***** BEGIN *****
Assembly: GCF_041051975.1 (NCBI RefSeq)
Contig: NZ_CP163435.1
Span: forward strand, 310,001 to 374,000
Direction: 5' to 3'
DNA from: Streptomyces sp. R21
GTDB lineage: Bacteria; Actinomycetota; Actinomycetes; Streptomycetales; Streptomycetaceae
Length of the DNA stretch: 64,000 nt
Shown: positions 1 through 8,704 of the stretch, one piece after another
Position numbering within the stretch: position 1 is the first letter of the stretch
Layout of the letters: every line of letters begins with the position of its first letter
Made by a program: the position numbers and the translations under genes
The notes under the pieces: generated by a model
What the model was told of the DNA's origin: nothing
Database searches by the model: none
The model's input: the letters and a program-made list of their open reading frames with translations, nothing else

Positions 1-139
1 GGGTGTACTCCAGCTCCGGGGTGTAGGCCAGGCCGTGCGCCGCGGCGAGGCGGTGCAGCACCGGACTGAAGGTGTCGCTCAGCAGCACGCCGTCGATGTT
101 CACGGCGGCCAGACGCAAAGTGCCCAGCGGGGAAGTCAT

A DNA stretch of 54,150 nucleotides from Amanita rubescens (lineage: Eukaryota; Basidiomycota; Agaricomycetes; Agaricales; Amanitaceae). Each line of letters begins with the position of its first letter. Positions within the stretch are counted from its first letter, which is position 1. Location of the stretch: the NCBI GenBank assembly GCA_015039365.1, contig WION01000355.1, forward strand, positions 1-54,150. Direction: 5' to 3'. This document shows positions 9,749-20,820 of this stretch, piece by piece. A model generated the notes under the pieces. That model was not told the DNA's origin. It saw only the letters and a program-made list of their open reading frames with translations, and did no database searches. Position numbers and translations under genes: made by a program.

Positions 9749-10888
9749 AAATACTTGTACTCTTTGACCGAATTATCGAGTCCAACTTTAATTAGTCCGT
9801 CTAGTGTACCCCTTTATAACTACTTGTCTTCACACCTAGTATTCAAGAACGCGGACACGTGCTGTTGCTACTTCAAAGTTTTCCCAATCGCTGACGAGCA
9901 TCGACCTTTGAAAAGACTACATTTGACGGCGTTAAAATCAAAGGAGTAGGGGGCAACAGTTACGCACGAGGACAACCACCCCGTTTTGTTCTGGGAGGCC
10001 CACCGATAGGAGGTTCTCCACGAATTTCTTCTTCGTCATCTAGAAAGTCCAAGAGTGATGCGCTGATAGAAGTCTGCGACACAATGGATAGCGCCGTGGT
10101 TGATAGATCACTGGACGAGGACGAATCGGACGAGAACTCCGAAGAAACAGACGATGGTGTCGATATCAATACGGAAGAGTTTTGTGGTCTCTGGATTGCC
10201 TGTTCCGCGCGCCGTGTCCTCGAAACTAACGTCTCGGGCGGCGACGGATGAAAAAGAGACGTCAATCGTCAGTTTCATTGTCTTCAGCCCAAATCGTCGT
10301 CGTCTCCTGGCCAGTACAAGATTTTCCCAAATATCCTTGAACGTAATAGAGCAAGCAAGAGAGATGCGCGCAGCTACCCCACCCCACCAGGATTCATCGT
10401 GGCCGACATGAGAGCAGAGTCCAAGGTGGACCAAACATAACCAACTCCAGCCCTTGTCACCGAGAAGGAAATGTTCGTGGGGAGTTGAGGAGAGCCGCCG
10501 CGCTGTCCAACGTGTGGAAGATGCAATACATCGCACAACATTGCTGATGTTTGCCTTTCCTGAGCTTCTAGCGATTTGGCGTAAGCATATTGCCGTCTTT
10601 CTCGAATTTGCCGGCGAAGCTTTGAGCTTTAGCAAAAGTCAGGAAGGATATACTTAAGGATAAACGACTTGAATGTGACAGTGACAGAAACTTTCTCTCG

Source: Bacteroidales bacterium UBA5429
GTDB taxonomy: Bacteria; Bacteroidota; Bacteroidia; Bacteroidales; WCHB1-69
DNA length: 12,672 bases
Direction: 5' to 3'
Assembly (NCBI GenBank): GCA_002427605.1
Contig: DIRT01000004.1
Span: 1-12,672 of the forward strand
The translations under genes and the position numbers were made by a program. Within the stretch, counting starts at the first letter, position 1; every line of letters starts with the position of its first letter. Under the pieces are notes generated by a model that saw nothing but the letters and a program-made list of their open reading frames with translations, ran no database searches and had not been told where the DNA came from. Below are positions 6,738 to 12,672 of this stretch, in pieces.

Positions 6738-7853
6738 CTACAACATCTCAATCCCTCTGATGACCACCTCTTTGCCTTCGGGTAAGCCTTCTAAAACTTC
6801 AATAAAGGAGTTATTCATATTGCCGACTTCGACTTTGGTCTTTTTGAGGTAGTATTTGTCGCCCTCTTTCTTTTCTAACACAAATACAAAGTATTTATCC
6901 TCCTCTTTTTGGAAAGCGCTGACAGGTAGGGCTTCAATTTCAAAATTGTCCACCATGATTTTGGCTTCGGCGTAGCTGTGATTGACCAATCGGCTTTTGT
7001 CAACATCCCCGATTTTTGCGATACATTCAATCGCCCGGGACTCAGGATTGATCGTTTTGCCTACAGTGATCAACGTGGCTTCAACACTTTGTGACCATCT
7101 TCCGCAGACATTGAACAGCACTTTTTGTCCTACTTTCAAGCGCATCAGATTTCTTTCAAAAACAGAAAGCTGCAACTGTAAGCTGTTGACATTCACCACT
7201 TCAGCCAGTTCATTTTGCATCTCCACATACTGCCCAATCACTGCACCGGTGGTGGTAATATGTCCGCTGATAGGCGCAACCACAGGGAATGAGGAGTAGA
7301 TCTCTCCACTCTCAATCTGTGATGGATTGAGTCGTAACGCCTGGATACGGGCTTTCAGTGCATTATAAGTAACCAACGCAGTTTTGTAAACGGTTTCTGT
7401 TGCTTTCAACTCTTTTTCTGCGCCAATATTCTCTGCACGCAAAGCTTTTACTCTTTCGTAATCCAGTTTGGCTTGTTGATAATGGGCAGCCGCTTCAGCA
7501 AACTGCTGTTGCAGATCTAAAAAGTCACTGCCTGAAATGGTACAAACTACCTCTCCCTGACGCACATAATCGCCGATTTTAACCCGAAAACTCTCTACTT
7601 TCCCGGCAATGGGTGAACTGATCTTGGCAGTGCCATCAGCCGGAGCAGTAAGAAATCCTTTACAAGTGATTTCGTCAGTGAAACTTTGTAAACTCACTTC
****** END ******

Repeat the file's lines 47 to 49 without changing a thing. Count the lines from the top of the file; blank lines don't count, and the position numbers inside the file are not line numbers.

7401 TGCTTTCAACTCTTTTTCTGCGCCAATATTCTCTGCACGCAAAGCTTTTACTCTTTCGTAATCCAGTTTGGCTTGTTGATAATGGGCAGCCGCTTCAGCA
7501 AACTGCTGTTGCAGATCTAAAAAGTCACTGCCTGAAATGGTACAAACTACCTCTCCCTGACGCACATAATCGCCGATTTTAACCCGAAAACTCTCTACTT
7601 TCCCGGCAATGGGTGAACTGATCTTGGCAGTGCCATCAGCCGGAGCAGTAAGAAATCCTTTACAAGTGATTTCGTCAGTGAAACTTTGTAAACTCACTTC